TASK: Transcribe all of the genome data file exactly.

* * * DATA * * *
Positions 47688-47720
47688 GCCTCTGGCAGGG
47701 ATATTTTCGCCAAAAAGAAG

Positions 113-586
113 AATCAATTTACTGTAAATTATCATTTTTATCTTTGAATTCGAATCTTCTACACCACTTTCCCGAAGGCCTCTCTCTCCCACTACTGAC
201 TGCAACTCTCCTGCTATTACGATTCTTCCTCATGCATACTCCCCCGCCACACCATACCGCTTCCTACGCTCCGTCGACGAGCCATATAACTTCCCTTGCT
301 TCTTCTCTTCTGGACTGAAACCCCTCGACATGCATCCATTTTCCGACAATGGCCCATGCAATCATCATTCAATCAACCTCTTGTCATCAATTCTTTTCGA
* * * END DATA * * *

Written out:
Positions 47688-47720
47688 GCCTCTGGCAGGG
47701 ATATTTTCGCCAAAAAGAAG

Positions 113-586
113 AATCAATTTACTGTAAATTATCATTTTTATCTTTGAATTCGAATCTTCTACACCACTTTCCCGAAGGCCTCTCTCTCCCACTACTGAC
201 TGCAACTCTCCTGCTATTACGATTCTTCCTCATGCATACTCCCCCGCCACACCATACCGCTTCCTACGCTCCGTCGACGAGCCATATAACTTCCCTTGCT
301 TCTTCTCTTCTGGACTGAAACCCCTCGACATGCATCCATTTTCCGACAATGGCCCATGCAATCATCATTCAATCAACCTCTTGTCATCAATTCTTTTCGA